Surely "The Hitchhiker's Guide to the Galaxy" would seem sufficiently well-known and have a large enough cult following for its various incarnations that comparing it to something else -- another book, another TV series, another movie, whatever -- would be pointless. You know it or you don't. You love it or you don't.
But sitting through the long-awaited film version of Douglas Adams' beloved book calls to mind another ambitious effort: not Monty Python, with which it's easy to find similarities, but last year's "I (Heart) Huckabees."
Both have eclectic ensemble casts. Both mix complicated concepts with broad physical comedy. Both have the courage to be completely out there with wild ideas and images.
Despite its quick, quirky opening and dry British wit, after a while "Hitchhiker's Guide" feels like an onslaught. There is simply too much stuff -- too many aliens, too many gadgets, too many elaborately absurd set pieces -- all at the expense of character development and plot.
The first film from longtime music video director Garth Jennings has traveled to the screen with lots of baggage. Adams died in 2001 at 49 while working (and re-working) on the screenplay; the script is credited to him and Karey Kirkpatrick.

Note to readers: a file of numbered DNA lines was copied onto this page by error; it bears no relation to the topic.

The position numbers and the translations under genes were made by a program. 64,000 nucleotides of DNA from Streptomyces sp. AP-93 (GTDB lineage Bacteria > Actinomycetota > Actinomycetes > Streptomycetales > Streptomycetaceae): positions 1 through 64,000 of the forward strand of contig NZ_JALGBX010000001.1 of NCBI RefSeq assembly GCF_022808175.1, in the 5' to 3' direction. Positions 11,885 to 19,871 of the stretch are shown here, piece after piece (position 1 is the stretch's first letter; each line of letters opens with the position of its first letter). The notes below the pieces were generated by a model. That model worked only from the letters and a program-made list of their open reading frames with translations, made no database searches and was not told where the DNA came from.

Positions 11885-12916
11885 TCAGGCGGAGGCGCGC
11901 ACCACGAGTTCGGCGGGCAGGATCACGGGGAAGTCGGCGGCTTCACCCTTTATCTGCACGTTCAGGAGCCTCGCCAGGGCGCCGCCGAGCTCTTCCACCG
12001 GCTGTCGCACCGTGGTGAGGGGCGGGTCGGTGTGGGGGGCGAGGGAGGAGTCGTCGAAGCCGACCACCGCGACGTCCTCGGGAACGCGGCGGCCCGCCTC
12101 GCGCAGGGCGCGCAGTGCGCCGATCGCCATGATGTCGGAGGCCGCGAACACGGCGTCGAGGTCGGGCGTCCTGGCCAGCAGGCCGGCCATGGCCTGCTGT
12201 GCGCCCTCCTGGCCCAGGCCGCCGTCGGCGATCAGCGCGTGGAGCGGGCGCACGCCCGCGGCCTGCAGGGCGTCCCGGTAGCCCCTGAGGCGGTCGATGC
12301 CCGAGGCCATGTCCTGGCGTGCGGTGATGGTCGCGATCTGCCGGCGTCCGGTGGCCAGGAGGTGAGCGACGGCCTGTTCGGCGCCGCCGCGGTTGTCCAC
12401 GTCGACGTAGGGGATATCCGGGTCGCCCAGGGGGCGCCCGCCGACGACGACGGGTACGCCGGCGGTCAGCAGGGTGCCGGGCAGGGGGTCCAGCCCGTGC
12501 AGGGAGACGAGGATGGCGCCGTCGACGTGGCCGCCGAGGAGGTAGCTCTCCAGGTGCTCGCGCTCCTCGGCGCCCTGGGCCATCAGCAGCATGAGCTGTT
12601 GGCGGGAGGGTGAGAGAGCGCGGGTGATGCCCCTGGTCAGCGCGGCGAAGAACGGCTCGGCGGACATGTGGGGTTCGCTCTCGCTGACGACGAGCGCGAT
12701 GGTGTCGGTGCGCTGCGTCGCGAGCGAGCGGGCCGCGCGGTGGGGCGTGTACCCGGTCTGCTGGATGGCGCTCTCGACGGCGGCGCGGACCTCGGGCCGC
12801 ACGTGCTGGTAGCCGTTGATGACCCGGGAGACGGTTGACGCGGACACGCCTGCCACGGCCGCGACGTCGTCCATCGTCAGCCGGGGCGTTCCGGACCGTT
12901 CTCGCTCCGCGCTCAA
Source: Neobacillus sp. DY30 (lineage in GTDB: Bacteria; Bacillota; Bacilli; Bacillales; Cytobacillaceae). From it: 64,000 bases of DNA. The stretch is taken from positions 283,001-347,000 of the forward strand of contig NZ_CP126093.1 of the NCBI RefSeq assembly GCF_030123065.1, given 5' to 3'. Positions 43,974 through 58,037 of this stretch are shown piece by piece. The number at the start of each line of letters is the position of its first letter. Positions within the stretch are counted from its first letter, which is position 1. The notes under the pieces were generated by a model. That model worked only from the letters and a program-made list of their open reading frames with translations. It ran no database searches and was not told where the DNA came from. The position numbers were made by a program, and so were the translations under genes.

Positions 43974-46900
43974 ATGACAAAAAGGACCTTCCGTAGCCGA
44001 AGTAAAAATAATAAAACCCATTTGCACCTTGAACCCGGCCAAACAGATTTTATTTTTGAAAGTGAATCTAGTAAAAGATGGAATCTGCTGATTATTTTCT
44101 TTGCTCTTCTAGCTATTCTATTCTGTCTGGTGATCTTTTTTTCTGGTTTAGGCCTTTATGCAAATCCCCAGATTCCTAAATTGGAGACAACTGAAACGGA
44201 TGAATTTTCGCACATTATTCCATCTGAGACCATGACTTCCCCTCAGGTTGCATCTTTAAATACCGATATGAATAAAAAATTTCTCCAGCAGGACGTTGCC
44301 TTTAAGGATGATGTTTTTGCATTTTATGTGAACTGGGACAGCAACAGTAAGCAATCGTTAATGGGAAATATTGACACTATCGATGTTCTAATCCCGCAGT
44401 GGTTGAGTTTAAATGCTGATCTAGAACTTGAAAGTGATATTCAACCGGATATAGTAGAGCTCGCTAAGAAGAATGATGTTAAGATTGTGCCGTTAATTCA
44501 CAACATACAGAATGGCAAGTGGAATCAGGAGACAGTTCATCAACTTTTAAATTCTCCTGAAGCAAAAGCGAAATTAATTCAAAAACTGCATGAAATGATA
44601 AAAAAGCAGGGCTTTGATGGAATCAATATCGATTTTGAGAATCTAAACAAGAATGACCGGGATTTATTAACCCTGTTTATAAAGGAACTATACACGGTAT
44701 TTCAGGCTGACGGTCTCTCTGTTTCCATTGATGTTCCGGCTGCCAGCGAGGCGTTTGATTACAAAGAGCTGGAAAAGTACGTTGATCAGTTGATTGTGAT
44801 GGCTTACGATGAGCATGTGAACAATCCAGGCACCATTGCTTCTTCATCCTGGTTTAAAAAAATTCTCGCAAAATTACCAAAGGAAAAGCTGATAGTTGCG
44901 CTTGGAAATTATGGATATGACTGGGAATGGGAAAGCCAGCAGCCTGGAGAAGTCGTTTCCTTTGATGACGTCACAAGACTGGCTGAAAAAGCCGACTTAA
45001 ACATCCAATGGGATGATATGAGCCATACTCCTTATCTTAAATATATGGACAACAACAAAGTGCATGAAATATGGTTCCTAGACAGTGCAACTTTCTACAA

What they've come up with sporadically flirts with genius -- like the guide itself, a precursor to the Blackberry with its bright colors and oversimplified graphics, the contents of which are explained in understated fashion by narrator Stephen Fry. Alan Rickman, meanwhile, provides the ideally droll voice of Marvin the Paranoid Android, who's rendered like a "Star Wars" storm trooper with a case of encephalitis.
Most everything else, though, feels aimless and a little empty as the characters meander from one section of the galaxy to the next.
We don't know that much about everyman hero Arthur Dent (Martin Freeman, Tim from the BBC series "The Office") or Tricia McMillan (the irrepressibly lovely Zooey Deschanel), the American girl he adores and with whom he unexpectedly reunites in space after the Earth blows up. Who they are doesn't seem to matter as much as the places they inhabit, which are invariably over-the-top in detail.
And then there's Sam Rockwell, playing the incompetent galactic president, Zaphod Beeblebrox, in a way Adams couldn't have imagined back in 1978. Rockwell is doing an impression of President Bush -- or he's doing an impression of a parody of Bush, with his breezy jokes and smug twang -- but he's dressed like the lead singer of a '70s glam-rock band.
This is a fascinating juxtaposition to behold, and it would have been the film's best performance if Rockwell weren't saddled with a repetitive, distracting special effect in which a second head pops out of his neck and starts talking while the first head just sort of dangles at the back of his neck.